Funded Study has Final Goal of Creating PAD Decision Support Tool
The American Heart Association has approved activation of its NCRP (National Committee for Responsive Philanthropy) Winter 2015 Mentored Clinical and Population Research Award for Emory vascular surgeon Dr. Shipra Arya's study, "Predicting Lower Extremity Amputation and Cardiovascular Disease Risk with Peripheral Arterial Disease." Of the 48 applications submitted for the award, Dr. Arya's was one of only five to be chosen. The award includes two years of funding.
NCRP Clinical and Population Awards offer incentive to early career investigators to develop appropriate and supportive mentoring relationships while engaging in high quality, introductory and pilot clinical studies. Research funded by the awards should guide future strategies for reducing cardiovascular disease and stroke, foster new research in clinical and translational science, and encourage community- and population-based activities.
Dr. Arya's mentor for the study will be Emory preventive cardiologist Dr. Peter Wilson, director of epidemiology and genomic medicine at the Atlanta VA Medical Center. Dr. Wilson is a distinguished clinician and investigator whose research focuses on metabolic and cardiovascular disease in populations. Prior to coming to Emory in 2006, his experience included 20 years as director of laboratories at the Framingham Heart Study in Massachusetts.
Dr. Arya's study will work towards correcting the fact that peripheral arterial disease (PAD) is not as well recognized as coronary artery disease (CAD), though it is almost equally associated with high risk of heart attack, stroke, and amputation. Due to this disparity, providers often do not treat PAD aggressively enough. In addition, many PAD patients are unaware of their risks, do not seek treatment, or don't comply with recommended measures such as smoking cessation, increased exercise, medical management (blood pressure, diabetes, and cholesterol control), or surgery.
To redress the lack of PAD-related data, Dr. Arya and her team will analyze clinical data maintained by VA Informatics and Computing Infrastructure (VINCI) — a partnership between the VA Office of Information Technology and the Veterans Health Administration Office of Research and Development — and the international registry Reduction of Atherothrombosis for Continued Health (REACH). Managed by a multidisciplinary group of investigators, REACH seeks to illuminate cardiovascular risk factors in stable outpatients with established atherothrombotic disease (EAD), and has been collecting data on approximately 55,000 patients in 44 countries for the past several years. PAD is a common complication of EAD.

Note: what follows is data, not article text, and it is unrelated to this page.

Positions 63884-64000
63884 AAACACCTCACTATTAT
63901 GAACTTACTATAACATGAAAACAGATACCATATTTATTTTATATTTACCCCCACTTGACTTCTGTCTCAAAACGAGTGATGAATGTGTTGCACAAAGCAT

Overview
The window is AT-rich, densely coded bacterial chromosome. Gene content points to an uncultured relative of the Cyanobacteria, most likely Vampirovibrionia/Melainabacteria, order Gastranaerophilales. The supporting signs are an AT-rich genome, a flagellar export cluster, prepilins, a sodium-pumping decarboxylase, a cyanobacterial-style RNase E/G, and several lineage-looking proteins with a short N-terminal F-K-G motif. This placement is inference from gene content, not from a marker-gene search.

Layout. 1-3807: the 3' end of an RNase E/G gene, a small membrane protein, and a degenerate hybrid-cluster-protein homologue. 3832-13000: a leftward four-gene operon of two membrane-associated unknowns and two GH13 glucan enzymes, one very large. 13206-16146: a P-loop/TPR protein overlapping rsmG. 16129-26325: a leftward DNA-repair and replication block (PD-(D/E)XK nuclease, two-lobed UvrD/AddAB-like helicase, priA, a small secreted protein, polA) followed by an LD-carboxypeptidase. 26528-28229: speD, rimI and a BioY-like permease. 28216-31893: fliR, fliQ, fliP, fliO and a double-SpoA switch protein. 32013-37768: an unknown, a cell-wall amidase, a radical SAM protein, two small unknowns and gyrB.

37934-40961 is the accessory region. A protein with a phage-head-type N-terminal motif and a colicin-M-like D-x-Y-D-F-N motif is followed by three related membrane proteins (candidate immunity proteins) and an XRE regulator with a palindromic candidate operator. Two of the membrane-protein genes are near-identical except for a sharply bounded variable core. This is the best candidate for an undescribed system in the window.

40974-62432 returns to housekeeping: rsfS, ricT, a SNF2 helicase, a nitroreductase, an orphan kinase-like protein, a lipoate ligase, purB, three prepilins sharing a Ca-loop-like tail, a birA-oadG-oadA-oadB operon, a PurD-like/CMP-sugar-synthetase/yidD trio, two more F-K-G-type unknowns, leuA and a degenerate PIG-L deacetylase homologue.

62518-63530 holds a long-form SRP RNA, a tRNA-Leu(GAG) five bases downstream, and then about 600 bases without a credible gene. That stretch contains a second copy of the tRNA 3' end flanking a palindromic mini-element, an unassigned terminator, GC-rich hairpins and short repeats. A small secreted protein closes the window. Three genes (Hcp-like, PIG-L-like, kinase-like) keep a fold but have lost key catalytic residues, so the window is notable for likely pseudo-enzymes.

After developing predication models based on this data that will estimate risk for such outcomes as amputation, heart attack, stroke, and death according to various patient factors, Dr. Arya plans on creating a web-based app that will serve as a PAD decision support tool (DST). The DST will assist both patients and providers in recognizing, acknowledging, and controlling for risk factors and in determining how aggressive treatment should be.
"This study will form the basis for further translational research work in assessing the impact of the risk prediction models and DST on increasing PAD awareness on treatment approaches, adherence to guidelines, and patient responsiveness and compliance," says Dr. Arya.